Antonia Juhasz: Yeah, it’s very unfortunate. So, right now we’re producing more oil in the United States today than we were producing last year at this time. We are not suffering from a shortage of oil supply. In fact, U.S. producers of oil and U.S producers of gasoline are exporting more oil and gas than they have ever exported before: they are reaching new highs. They don’t have a market here, so they’re selling it somewhere else for more money—both oil and gas. So drilling here says nothing about oil or gas supply here. It only means more oil in the hands of Big Oil and more gasoline in the hands of the exact same company.
McDonnell: Why do we do that? Why do we sell it elsewhere? Why does it cost more elsewhere?
Antonia Juhasz: Well, they’re just selling to where they can get the best price. We don’t put any controls on the exports of gas or oil; it’s not something that we have chosen thus far to do as a nation. We could very easily say that it’s not a product that we’ll export or products…But as I said, the U.S consumer is not consuming more gasoline, but we’re producing more. So the companies want to sell it at a higher price here and at a higher price elsewhere, and so they’re restricting supply and making sure that they can sell at the price that they want.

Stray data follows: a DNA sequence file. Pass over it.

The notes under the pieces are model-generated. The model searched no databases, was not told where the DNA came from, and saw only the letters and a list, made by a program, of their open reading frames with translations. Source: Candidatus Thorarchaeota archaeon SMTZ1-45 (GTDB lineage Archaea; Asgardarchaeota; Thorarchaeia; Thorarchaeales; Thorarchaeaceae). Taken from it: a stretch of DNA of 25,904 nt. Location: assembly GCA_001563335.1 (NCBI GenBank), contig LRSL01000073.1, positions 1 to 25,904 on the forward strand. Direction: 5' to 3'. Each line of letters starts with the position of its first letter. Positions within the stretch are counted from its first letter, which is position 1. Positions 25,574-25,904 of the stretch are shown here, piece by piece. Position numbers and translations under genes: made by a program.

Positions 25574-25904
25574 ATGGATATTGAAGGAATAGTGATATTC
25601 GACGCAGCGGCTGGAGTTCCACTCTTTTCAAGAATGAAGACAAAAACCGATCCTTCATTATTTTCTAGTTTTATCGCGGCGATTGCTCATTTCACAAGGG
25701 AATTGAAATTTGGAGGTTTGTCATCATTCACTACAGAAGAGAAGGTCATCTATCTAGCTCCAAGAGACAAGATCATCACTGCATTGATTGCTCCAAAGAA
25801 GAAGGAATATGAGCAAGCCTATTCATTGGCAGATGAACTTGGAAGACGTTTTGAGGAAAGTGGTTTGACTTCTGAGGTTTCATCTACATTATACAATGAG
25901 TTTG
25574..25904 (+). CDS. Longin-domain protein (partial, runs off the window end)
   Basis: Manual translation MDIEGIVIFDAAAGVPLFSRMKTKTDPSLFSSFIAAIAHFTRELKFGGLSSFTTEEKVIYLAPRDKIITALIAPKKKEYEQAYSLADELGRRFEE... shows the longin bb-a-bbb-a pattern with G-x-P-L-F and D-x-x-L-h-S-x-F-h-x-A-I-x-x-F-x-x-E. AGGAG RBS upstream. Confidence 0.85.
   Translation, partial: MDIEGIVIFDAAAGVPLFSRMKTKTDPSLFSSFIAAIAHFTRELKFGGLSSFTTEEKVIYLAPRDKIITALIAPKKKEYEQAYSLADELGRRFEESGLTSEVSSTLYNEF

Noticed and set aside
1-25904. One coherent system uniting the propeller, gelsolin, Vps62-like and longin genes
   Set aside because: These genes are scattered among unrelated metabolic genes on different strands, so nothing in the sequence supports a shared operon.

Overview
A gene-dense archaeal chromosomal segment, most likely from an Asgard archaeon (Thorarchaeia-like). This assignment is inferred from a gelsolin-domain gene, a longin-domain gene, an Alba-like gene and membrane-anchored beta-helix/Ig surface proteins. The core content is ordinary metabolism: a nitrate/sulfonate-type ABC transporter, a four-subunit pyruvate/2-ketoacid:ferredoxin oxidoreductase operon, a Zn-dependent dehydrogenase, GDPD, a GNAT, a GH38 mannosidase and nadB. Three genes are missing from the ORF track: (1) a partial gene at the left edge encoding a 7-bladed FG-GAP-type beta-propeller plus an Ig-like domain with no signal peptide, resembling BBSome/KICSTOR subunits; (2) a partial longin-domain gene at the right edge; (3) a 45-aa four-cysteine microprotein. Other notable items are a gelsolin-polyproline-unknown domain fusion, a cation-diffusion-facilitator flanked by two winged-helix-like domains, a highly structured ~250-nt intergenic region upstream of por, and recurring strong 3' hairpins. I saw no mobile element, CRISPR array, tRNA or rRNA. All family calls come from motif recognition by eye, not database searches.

Now, offshore production in the Gulf – the reason why we had the BP disaster wasn’t because BP is necessarily a rogue oil company. Let’s hope they’re not because they’re still the largest producer of oil in the Gulf of Mexico and one of the largest producers in the entire United States. They were working hand-in-hand with Transocean, the largest operator of offshore rigs in the Gulf of Mexico, the company that all of the other companies work with. All of the companies that work in the Gulf had no idea, they all worked with BP, how to deal with the BP oil spill. They were all moving around in the dark trying to figure out how to apply shallow-water technologies to a deepwater disaster. The reason why the deepwater disaster happened was because the companies moved deeper than they could, faster than they could. They’re not ready for going as deep as they are, but we’re allowing them to push ever deeper while oil is still at the bottom of the Gulf of Mexico, while the disaster continues with dispersants and oil, and no lessons have really been learned: no fundamental policies have been changed; no new legislation has been passed—just some fixes at the edges—and it makes me, as someone who’s spent a lot of time looking at deepwater drilling, very very concerned with what the future could hold in the Gulf and could hold all around the world, moreover, because this push to go deeper isn’t just in the U.S. Gulf of Mexico, it’s all around the world.